Hamilton, however, said she's confident steps already taken -- along with other planned changes -- will prevent future problems. For example, COD will restructure its finance department and hire an administrator who is a certified public accountant, she said. The school also plans to hire money managers to ensure its investment decisions comply with all guidelines.
The report also questions the effectiveness of the board and administration's leadership. The commission noted that the Suburban Law Enforcement Academy almost doubled the credits awarded to students without changing the curriculum or increasing instructional time. This was done without faculty input.
The evaluation team also directs some criticism at the current board.
"The board of trustees has not yet balanced its role as a governing body against the role of the administration (and other entities tied to the college) in handling the day-to-day management of the college," the evaluation team wrote.
The evaluation team said its review of COD board meetings found instances where "rules of order and decorum appear to be replaced with what students, faculty and community members have publicly stated as, among other things, 'bickering' and unproductive behavior."
Collins told HLC representatives that "minority" board members are inconsistently provided information. This perception prompted two minority board members in July to file Freedom of Information Act requests for financial records.
Hamilton said efforts have since been made to ensure all trustees get access to information. She pointed to how the entire board was able to review evidence the school has collected that supports the recommendation to fire Breuder. She's also hoping to bring peace to the board.
"I'm really trying to have people get along better," Hamilton said.
With respect to the delegation of day-to-day management, the Higher Learning Commission found the administration's role under the new board "is questionable."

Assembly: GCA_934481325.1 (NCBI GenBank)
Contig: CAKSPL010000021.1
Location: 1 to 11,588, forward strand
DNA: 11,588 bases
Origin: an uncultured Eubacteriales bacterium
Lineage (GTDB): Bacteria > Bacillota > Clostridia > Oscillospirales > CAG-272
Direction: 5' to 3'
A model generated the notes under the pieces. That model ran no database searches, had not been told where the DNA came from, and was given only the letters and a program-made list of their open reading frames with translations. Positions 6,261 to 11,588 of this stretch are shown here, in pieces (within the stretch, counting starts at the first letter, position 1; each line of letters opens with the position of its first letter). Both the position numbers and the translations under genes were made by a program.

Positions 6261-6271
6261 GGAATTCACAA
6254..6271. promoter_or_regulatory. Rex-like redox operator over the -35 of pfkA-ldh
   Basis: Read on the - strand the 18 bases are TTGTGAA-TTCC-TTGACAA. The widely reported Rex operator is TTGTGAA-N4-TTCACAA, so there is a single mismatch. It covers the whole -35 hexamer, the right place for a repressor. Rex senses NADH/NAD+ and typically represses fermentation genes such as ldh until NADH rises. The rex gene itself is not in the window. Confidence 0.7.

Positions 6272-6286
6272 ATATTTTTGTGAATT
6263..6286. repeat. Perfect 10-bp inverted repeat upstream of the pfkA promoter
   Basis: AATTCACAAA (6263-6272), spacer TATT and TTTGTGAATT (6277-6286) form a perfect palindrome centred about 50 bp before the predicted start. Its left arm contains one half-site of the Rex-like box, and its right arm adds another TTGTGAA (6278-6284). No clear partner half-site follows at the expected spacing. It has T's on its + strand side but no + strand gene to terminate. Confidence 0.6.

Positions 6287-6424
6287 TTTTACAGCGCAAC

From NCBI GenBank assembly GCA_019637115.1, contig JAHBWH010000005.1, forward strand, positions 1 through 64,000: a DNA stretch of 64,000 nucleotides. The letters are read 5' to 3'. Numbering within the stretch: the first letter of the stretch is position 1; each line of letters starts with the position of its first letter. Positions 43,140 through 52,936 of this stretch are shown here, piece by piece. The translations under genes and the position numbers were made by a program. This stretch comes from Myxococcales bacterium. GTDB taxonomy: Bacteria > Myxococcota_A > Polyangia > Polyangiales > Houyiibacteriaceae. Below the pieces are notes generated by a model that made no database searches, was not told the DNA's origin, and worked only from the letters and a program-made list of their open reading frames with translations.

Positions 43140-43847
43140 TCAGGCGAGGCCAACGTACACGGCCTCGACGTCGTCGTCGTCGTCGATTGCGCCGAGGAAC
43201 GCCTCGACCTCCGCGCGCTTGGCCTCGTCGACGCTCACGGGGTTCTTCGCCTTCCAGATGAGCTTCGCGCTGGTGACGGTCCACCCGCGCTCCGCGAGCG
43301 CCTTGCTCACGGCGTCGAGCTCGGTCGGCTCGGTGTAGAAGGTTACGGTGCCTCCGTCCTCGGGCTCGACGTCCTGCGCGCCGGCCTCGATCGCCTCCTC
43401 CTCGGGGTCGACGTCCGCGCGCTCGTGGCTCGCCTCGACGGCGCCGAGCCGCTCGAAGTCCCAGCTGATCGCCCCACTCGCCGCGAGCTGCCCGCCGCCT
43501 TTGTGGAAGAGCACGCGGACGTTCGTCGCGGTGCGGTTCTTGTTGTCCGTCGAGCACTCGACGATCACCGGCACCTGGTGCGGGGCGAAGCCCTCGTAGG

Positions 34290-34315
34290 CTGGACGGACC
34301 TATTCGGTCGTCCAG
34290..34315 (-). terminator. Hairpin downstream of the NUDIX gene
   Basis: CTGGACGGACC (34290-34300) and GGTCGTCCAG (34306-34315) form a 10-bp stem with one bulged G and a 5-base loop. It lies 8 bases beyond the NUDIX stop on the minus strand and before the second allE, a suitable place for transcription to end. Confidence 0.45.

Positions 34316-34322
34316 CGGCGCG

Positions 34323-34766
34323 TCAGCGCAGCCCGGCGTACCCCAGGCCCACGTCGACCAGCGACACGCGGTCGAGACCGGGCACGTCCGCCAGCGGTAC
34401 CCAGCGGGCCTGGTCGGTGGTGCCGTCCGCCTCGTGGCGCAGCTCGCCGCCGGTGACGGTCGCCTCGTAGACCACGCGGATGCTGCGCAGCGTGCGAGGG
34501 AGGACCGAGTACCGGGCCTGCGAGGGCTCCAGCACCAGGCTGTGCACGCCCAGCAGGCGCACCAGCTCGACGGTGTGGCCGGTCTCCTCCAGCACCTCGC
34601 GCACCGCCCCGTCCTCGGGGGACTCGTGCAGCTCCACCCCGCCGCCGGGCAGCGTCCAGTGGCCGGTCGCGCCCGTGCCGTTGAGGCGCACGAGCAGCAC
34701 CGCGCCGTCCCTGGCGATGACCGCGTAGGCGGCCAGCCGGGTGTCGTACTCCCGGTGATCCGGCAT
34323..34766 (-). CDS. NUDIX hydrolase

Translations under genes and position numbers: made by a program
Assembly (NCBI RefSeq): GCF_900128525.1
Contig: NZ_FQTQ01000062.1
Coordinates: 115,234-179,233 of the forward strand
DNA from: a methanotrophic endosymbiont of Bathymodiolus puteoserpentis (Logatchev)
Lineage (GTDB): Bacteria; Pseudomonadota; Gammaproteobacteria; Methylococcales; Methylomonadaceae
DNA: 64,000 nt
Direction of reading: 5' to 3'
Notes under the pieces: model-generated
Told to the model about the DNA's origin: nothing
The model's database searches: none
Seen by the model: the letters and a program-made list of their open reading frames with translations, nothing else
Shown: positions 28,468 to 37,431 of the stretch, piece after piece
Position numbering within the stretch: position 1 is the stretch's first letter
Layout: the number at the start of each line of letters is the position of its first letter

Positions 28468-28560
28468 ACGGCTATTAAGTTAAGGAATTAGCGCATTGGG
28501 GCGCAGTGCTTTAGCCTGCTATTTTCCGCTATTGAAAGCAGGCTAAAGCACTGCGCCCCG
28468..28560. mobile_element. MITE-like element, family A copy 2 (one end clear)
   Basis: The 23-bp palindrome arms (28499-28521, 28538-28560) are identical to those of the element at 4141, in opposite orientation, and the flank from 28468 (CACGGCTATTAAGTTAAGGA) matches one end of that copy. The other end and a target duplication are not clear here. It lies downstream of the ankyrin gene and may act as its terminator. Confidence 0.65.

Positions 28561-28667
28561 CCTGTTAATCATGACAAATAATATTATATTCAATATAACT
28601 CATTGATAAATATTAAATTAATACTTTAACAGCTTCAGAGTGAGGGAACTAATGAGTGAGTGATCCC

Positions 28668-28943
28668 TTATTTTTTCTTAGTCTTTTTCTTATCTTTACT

Collins told the accreditation team the board is quite "hands on" in connection with the college's operations. He also originally said Hamilton is "micromanaging" and calls him "very often" with instructions.
"Given the problems at the college, a little micromanaging is not really a bad thing," Hamilton said on Monday.
She said she's surprised the report indicated she directed Collins to hire Chris Robling, whom the commission said is "connected" to Hamilton and helped the three new trustees get elected. Robling holds the temporary part-time position of "assistant to the president for institutional and transition affairs."
"Chris offered to run a transition team; he volunteers his time," said Hamilton, adding that Robling donates his salary from the college to the COD Foundation.
Institutions placed on probation must host a comprehensive evaluation visit within two years from the date of the sanction to demonstrate they meet all 21 criteria for accreditation. At that time, the commission determines whether the school will continue to be accredited.
If COD were to lose its accreditation, the school's students could find it difficult to transfer credits to other institutions. It also could affect the college's ability to participate in financial aid programs.
The commission has given COD until Oct. 29 to respond to its report. But the school has requested a 60-day extension.